Ricky Gervais on Growing Up Poor

Question: Did you grow up poor

Gervais:    You know, growing up… Yeah, yeah.  We’re poor, in working class.  My dad was a laborer.  We live in a councilor state.  My mom was a housewife.  But I don’t really know.  Everyone was in the same boat so I didn’t… I didn’t know I was poor.  I didn’t know I was working class when I got to university and everyone spoke like a queen.  I didn’t… I didn’t know what it was, really.  And then… Yeah.  But I stuck to my guns and… Bob Dylan said, a man can consider himself a success if he gets up in the morning, goes to bed at night, and in between, does exactly what he wants.  And I’ve always done that.  I’ve always done that.  I’ve never worried… When I was trying to be a pop star and no money, I never moaned about… I never borrowed money.  It was my luck.  I chose to do that.  And I’ve always done things I wanted to do.  So, yeah. 

\r\n

Question: Is money important?

Gervais:    Yeah.  Well, I’ve never… I’ve never… I’ve never craved money.  I’ve never been proud of money per se.  In fact, the first few years of getting a new found wealth, I felt guilty about it.  And I still feel a little bit guilty because there was a [nobility] in poverty, really.  And so, I’ve always thought that if I’m going to be rich and famous, then I’ve got to be proud of how [I got my] money and how I got my fame.  And making… money-making, money, I’ve never understood it.  You know, I’ve never understood it.  I don’t play those games.  I don’t play the… I don’t try and make more money.  I’ve never tried to make money.  I don’t know.  There is some [gauche] about it, really.  But I do make money and you do need to.

Has the comedian overcome wealth guilt?

LinkedIn meets Tinder in this mindful networking app

Swipe right to make the connections that could change your career.

Getty Images
Sponsored
Swipe right. Match. Meet over coffee or set up a call.

No, we aren't talking about Tinder. Introducing Shapr, a free app that helps people with synergistic professional goals and skill sets easily meet and collaborate.

Keep reading Show less

Radical theory says our universe sits on an inflating bubble in an extra dimension

Cosmologists propose a groundbreaking model of the universe using string theory.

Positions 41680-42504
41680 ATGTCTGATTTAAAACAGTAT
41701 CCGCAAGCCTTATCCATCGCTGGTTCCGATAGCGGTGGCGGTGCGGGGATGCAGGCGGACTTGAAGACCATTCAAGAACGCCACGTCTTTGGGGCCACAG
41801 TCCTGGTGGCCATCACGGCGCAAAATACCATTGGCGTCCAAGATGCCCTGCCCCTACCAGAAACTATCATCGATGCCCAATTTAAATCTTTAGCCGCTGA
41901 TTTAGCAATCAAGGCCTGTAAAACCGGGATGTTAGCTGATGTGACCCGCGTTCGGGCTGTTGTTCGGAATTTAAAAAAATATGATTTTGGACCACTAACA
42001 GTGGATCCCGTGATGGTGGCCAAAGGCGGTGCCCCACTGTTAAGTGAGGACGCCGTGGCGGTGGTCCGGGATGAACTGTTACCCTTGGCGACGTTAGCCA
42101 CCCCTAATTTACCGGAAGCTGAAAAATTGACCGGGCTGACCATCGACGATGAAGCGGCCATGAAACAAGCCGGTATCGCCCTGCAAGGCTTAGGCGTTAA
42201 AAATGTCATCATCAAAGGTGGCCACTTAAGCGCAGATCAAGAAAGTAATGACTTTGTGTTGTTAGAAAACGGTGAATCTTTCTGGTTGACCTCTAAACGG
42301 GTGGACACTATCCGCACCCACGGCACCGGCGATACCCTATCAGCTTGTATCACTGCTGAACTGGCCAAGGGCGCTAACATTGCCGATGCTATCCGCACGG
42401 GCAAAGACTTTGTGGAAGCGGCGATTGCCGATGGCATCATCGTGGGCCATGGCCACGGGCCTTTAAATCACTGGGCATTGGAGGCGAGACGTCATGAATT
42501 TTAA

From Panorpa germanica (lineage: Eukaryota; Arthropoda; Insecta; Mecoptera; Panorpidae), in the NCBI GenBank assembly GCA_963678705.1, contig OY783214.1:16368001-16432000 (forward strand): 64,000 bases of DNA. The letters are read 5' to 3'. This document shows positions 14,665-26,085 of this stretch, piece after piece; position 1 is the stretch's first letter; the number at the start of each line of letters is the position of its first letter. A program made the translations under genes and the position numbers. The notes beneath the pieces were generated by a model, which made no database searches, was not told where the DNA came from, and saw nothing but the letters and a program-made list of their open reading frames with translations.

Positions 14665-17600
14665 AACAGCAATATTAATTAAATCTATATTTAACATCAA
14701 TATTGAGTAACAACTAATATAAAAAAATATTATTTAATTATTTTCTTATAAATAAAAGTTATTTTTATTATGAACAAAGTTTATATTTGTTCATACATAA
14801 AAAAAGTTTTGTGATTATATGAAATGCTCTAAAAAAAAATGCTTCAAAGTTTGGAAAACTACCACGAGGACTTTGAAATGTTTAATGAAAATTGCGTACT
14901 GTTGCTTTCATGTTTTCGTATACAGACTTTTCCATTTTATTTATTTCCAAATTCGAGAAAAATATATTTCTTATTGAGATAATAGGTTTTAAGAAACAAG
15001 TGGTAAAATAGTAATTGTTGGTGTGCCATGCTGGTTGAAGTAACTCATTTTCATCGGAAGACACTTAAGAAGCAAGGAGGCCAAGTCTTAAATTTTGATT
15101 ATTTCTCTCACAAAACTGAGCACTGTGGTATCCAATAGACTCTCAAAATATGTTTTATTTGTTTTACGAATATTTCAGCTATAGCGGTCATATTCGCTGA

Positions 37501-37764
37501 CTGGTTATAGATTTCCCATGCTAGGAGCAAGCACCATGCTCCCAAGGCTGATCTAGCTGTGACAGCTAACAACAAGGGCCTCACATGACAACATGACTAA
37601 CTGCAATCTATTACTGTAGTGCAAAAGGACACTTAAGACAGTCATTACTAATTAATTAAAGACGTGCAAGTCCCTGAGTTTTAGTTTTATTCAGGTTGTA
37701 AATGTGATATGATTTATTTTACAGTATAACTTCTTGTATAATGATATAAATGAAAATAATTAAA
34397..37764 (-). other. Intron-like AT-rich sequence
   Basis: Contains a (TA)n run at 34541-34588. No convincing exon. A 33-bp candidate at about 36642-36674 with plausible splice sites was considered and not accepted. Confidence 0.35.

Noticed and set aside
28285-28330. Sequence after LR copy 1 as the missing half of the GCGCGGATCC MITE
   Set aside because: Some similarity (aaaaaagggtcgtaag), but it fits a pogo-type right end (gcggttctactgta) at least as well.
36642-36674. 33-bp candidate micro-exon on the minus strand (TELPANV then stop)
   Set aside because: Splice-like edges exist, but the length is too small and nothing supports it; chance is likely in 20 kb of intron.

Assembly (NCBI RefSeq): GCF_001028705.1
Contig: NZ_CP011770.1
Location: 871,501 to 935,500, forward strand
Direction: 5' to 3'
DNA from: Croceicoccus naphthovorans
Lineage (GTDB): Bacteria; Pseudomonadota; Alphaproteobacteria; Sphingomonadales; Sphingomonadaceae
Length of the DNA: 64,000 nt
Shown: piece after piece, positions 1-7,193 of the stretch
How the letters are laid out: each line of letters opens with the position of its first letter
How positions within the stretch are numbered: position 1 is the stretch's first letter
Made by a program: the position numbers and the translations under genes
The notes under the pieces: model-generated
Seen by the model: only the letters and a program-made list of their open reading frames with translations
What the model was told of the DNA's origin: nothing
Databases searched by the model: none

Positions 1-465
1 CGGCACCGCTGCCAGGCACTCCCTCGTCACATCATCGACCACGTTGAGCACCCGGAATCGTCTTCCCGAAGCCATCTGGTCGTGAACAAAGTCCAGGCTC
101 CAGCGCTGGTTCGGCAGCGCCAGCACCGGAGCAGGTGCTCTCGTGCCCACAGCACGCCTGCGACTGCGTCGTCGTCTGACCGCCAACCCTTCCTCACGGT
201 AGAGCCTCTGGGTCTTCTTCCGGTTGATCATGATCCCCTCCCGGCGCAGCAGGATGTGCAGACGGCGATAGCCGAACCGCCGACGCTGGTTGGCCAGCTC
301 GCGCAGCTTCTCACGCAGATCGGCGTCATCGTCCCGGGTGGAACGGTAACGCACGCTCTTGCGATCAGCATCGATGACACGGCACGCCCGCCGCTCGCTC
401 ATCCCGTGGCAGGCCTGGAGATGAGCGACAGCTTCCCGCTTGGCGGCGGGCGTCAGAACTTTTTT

Getty Images/Suvendu Giri
Surprising Science
  • A new paper uses string theory to propose a new model of the universe.
  • The researchers think our universe may be riding a bubble expanded by dark energy.
  • All matter in the universe may exist in strings that reach into another dimension.
Keep reading Show less

Your body’s full of stuff you no longer need. Here's a list.

Evolution doesn't clean up after itself very well.

Image source: Ernst Haeckel
Surprising Science
  • An evolutionary biologist got people swapping ideas about our lingering vestigia.
  • Basically, this is the stuff that served some evolutionary purpose at some point, but now is kind of, well, extra.
  • Here are the six traits that inaugurated the fun.
Keep reading Show less

Why I wear my life on my skin

For Damien Echols, tattoos are part of his existential armor.

Top Video Splash
  • In prison Damien Echols was known by his number SK931, not his name, and had his hair sheared off. Stripped of his identity, the only thing he had left was his skin.
  • This is why he began tattooing things that are meaningful to him — to carry a "suit of armor" made up the images of the people and things that have significance to him, from his friends to talismans.
  • Echols believes that all places are imbued with divinity: "If you interact with New York City as if there's an intelligence behind... then it will behave towards you the same way.".